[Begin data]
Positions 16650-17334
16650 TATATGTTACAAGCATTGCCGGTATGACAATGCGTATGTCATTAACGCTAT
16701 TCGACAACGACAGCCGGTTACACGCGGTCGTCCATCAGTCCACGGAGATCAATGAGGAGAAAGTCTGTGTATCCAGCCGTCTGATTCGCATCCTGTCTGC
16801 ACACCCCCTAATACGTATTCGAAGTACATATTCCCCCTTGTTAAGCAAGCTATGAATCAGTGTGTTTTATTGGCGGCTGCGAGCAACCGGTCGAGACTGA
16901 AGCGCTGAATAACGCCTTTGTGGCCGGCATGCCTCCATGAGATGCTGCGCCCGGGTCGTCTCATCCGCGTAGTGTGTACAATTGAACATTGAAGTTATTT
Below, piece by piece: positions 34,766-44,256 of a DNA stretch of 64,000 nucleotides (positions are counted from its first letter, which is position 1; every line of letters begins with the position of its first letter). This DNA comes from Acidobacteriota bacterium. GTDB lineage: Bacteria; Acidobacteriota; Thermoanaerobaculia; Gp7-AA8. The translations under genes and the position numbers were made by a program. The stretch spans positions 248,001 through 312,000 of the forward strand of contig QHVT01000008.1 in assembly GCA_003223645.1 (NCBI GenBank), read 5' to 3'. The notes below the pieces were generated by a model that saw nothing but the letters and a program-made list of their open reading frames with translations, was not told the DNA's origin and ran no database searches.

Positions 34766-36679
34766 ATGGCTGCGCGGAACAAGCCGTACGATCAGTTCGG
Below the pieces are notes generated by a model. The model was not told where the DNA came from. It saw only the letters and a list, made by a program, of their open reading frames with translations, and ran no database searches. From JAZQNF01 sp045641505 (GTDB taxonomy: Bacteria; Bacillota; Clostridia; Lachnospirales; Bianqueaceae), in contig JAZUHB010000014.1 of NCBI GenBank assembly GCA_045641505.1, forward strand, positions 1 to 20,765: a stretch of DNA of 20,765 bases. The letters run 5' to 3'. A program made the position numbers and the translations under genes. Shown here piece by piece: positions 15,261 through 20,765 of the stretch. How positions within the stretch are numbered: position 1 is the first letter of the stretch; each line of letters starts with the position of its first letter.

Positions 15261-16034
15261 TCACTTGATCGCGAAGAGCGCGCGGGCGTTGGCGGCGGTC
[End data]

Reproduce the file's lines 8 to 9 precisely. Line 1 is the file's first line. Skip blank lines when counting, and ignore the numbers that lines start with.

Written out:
34766 ATGGCTGCGCGGAACAAGCCGTACGATCAGTTCGG
Below the pieces are notes generated by a model. The model was not told where the DNA came from. It saw only the letters and a list, made by a program, of their open reading frames with translations, and ran no database searches. From JAZQNF01 sp045641505 (GTDB taxonomy: Bacteria; Bacillota; Clostridia; Lachnospirales; Bianqueaceae), in contig JAZUHB010000014.1 of NCBI GenBank assembly GCA_045641505.1, forward strand, positions 1 to 20,765: a stretch of DNA of 20,765 bases. The letters run 5' to 3'. A program made the position numbers and the translations under genes. Shown here piece by piece: positions 15,261 through 20,765 of the stretch. How positions within the stretch are numbered: position 1 is the first letter of the stretch; each line of letters starts with the position of its first letter.